Textbook content is displayed identically to the hardcopy version but with additional multimedia content designed by teachers, to liven up the learning experience and decipher complex topics. It can also be accessed on smartphones for homework or exam revision.

Ndungu was inspired to develop an educational application due to learning difficulties he had personally experienced at school, problems that later on he discovered had been rooted in dyslexia.

In the following video, Ndungu explains where Kytabu’s content comes from and how his company is involved with the European Commission:

Similar to how the arrival of mobile phones helped African countries and others “leapfrog” the infrastructure problem of landline access, Kytabu is helping to overcome an economic barrier to accessing printed textbooks. A day’s access to a book costs a fraction of one cent.

“The publishers are still making their revenue and you can scale the product much faster than if you print out a book and try to use it in schools or in a country where probably forty percent of the roads are inaccessible during the rainy season and where [income] disparities are very high,” Ndungu said.

A valuable feature of Kytabu, Ndungu says, is “peripheral learning”, which draws students more deeply into the topic they are studying by recommending additional content related to what they are studying. Online assessments and tests it offers also provide a time-efficient way for teachers to track students’ progress.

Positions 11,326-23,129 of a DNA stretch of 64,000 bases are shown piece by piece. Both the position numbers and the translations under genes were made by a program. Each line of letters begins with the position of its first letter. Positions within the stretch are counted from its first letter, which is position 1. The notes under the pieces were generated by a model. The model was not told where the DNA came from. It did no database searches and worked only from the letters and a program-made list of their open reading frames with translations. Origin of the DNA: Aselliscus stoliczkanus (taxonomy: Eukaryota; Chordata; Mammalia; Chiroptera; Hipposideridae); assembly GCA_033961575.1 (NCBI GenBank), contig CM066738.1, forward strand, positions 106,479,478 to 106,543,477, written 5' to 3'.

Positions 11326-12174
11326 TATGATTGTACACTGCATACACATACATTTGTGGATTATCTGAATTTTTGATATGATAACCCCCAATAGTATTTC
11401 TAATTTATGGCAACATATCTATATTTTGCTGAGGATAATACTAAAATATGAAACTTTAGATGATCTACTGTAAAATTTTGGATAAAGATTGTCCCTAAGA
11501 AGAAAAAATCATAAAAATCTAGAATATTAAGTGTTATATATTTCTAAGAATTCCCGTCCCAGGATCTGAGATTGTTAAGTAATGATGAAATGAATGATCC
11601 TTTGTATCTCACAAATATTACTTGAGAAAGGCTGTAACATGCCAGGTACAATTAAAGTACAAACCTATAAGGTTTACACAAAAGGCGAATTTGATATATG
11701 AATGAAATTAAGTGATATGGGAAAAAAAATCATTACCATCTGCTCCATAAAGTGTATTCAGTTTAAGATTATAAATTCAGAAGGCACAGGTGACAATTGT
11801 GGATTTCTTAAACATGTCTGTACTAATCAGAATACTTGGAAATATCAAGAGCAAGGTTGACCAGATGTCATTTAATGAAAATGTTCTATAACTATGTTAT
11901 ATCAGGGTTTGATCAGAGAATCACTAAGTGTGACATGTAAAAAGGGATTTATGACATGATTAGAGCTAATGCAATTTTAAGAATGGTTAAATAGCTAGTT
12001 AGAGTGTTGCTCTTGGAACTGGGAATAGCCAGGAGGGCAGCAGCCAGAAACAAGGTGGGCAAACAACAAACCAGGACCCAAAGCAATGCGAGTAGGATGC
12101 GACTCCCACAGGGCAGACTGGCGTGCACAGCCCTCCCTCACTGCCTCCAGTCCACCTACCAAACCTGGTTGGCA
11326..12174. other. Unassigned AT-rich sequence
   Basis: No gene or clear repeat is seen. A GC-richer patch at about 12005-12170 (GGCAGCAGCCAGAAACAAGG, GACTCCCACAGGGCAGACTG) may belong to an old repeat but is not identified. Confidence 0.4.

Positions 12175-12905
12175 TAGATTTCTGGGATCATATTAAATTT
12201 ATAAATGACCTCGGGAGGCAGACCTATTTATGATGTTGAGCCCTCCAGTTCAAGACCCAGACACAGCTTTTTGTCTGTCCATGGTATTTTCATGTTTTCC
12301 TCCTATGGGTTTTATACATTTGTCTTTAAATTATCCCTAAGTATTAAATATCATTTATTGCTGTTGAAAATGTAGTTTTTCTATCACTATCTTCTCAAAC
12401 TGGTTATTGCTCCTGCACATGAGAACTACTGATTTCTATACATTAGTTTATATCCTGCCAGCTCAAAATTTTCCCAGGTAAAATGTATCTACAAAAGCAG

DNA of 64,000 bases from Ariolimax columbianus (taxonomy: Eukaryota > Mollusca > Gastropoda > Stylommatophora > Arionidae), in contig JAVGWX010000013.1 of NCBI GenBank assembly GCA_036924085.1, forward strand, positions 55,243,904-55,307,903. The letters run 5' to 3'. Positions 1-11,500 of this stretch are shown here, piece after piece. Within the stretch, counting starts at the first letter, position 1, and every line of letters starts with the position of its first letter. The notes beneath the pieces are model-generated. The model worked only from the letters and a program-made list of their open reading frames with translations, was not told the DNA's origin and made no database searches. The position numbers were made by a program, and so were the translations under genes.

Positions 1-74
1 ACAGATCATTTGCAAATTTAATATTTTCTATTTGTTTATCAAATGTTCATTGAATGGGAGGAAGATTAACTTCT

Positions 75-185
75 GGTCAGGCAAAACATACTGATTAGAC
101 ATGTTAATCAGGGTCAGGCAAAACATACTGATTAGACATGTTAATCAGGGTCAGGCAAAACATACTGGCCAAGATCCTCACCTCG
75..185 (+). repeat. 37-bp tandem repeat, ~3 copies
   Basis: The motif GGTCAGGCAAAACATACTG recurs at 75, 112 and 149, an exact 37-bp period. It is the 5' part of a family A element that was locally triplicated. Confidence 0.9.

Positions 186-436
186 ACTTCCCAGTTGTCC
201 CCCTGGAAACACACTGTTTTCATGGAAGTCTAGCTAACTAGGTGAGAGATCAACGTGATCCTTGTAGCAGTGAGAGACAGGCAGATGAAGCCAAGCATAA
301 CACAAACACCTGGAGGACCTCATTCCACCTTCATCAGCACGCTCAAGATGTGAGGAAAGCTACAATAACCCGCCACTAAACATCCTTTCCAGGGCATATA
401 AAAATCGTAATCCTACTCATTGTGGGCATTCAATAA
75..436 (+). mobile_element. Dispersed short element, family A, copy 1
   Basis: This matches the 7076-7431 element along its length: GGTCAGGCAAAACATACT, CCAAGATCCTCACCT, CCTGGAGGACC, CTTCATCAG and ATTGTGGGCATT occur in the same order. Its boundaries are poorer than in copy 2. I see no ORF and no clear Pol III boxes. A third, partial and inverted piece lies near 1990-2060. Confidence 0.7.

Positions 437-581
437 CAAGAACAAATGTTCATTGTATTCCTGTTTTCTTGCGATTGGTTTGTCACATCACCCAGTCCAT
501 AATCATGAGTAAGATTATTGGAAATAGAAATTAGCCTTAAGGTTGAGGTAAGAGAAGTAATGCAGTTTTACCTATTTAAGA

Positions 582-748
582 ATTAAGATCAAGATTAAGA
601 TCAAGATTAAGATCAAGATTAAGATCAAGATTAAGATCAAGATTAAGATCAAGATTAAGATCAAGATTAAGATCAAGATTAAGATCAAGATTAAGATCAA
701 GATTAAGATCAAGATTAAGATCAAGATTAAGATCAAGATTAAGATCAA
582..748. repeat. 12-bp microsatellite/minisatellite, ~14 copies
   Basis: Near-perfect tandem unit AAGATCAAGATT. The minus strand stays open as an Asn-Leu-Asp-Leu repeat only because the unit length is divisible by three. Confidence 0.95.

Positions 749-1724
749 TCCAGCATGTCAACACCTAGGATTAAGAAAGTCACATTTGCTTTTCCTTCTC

At the forefront

While some teachers were wary the application might be designed to replace them altogether, Ndungu said many also feared the opposite – that it would add to their workload and prevent them covering the curriculum in the limited time they have.

Both Ndungu and Hollow say heeding these concerns in the design of any technology deployment project is critical to ensure personalised teaching is enhanced by it.

“There have been some initiatives based on the assumption that technology can replace a teacher and that the teacher actually takes a smaller role, and that the technology can lead,” Hollow said.

“Some of the worst examples of that are when you simply record a good teacher in one location and then you beam that out across all classrooms and the teacher in the classroom becomes a passive observer. That’s an unfortunate situation because what that does is remove some of the dynamism of the personal interaction between teacher and student.

“If you want to embed technology within the rhythms of the classroom then you need the teacher to be trained not just in basic digital literacy but to undergo quite a complicated process of how to change what they’ve been taught in teacher training college and actually start to embed technology within their day to day practise,” Hollow said.

Though digitalisation in the school environment still has hurdles to clear, the rapid expansion of technology into more aspects of the economy, in the developed and developing world alike, means failure to integrate it into learning may prove more costly than dealing head-on with the inherent challenges it brings.

As the World Economic Forum noted last year, the most in-demand jobs in many industries did not exist a decade ago and meeting that demand will require ever more sophisticated computing skills.

“In the future there’s going to be AI [artificial intelligence] and machine learning and IOT, or the Internet of Things,” Ndungu said. “You need to know how these things work, it doesn’t matter what industry you’re in.”

Image credit: Mwangi Kirubi/Flickr via Creative Commons license 2.0

WISH TO CONTRIBUTE? Would you like to propose a topic for a Voices & Views article? Would you like to feature as external contributor? Check here our editorial guidelines and submit your idea!

DISCLAIMER: This information is provided in the interests of knowledge sharing and capacity development and should not be interpreted as the official view of the European Commission, or any other organisation.

Join or log in to comment

More actions

Topics & Subtopics

Regions & Countries